"I'm not sure," he said. "Anytime there is academic tampering or academic violations, it's regarded as much more serious than recruiting violations or providing extra benefits.
"When you talk about academic tampering, you're hitting at the very integrity of the schools. That's a much more serious matter. Some people don't believe it's as widespread, just people who once coached together working together (either to alter transcripts or give grades for courses not taken).
"I'm a little perplexed about where the best answer might lie. Over the longer view of things, certain (other) crises might appear greater."
Until November, New Mexico had been one of those schools about which much was whispered in the rumor-thick world of major-college sports but little was proved. Always, there was the hint of excess, in fan intensity, in the type of player recruited, in the assistant coaches hired.
A New Mexico assistant once spent three uninterrupted months in Petersburg, Va., trying to lure Moses Malone. He failed.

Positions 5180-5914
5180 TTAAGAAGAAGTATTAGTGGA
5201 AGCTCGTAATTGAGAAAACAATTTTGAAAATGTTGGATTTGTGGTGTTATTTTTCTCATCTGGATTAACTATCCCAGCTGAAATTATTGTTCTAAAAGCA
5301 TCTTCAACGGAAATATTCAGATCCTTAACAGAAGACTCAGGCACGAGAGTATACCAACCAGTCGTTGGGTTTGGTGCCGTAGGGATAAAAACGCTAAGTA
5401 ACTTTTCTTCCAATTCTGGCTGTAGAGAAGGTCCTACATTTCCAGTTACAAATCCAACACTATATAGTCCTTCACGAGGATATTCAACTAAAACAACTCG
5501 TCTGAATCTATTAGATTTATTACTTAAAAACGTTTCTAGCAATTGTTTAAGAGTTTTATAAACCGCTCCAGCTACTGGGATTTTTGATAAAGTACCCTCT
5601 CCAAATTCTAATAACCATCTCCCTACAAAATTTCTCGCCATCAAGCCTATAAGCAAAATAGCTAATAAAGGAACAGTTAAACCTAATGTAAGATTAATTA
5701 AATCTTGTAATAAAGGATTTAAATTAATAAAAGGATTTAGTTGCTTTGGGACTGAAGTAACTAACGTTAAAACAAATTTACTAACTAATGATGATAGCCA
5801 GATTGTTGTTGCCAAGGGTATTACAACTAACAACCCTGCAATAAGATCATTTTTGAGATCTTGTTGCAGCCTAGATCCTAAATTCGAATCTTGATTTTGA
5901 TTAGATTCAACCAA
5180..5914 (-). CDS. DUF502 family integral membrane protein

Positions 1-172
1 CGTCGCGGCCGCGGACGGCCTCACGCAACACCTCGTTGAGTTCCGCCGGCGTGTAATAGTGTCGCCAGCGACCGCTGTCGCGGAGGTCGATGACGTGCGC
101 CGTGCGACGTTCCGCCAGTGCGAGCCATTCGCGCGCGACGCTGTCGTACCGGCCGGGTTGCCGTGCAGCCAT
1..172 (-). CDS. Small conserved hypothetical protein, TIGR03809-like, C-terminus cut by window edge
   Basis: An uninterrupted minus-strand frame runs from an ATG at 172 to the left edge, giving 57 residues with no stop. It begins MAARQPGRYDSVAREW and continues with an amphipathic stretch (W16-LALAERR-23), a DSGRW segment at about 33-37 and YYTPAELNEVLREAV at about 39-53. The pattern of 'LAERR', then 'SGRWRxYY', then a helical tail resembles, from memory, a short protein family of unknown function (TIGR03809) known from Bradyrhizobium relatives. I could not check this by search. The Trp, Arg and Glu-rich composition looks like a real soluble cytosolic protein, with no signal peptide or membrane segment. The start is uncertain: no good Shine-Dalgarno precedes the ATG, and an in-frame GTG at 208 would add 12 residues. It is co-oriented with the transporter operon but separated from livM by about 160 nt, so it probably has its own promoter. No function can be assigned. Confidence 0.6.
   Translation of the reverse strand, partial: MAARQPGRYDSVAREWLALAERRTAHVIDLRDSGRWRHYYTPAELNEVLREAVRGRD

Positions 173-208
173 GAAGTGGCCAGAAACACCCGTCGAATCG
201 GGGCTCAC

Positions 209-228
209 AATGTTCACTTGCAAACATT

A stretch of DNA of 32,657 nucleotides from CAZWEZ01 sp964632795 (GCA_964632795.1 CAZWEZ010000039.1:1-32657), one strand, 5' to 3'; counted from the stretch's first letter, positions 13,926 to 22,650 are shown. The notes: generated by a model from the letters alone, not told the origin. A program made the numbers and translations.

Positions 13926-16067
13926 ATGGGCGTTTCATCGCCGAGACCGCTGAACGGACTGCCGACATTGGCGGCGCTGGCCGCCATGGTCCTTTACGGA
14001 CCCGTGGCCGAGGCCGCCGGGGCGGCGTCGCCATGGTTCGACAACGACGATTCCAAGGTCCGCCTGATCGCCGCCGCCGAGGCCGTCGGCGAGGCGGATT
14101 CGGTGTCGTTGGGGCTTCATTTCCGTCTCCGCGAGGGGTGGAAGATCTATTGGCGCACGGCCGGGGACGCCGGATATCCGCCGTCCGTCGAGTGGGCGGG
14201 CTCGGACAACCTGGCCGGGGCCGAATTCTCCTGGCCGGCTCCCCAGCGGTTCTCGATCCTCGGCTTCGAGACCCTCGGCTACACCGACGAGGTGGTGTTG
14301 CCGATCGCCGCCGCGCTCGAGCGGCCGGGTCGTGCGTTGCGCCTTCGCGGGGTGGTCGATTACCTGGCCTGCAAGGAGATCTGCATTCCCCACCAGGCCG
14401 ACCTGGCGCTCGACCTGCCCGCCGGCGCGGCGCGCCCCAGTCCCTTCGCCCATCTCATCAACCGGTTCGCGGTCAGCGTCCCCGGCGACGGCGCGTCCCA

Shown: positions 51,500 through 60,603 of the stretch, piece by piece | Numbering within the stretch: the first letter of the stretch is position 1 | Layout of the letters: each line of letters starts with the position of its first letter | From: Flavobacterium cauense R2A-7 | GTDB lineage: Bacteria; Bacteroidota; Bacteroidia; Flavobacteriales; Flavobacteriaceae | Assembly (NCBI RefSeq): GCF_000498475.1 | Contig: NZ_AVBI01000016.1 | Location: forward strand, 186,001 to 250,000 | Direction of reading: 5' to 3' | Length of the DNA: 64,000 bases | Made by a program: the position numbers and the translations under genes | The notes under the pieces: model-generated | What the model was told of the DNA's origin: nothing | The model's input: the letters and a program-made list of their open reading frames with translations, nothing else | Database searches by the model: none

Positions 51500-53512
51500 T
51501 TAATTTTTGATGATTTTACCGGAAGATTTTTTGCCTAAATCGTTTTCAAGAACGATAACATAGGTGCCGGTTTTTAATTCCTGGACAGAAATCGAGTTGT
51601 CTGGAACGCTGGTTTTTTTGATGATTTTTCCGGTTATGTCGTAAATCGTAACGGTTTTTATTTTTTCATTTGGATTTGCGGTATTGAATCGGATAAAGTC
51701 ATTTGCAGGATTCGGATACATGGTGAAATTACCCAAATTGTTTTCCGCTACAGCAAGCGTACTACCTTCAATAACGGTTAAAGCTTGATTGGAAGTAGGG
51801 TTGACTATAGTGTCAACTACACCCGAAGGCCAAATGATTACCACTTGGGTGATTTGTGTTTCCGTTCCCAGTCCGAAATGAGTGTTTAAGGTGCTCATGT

But coaches are not the ones who must generate reforms. Most of them are too timid to publicly challenge cheaters, for fear their own programs are not spotless. The pressures to bend rules that often seem silly anyway are almost impossible for non-coaches to fathom.
In the 1970s, there was a 90 percent turnover among the 261 major-college basketball coaches. Think of it. Nine out of 10 big-time coaches in 1970 either were elsewhere or out of the business a decade later.
"When I was a young assistant at Brown," said Jack Kvancz, basketball coach and athletic director at Catholic University, "I was sitting in a group listening to an assistant at another school growling that a third school had done all sorts of illegal stuff. "I said: 'Why not tell the NCAA?' They all laughed. Now I know why. You don't cast the first stone unless you're sure your own closets are free of skeletons. Who turns anyone in?
(The tip that led to the present scandals came from a wiretap on an unrelated matter.)
More significantly, Kvancz asks: "If we (coaches) can't police ourselves, who can?
In slightly more than a year, nearly every part of the ugliness of collegiate sport has been bared: brutality and big business, tampering, out-of-control alumini,contract breaking and all manner of under-the-table payments.
When the latest sins reach inside the university to his doorstep, how much longer can the president fail to get involved?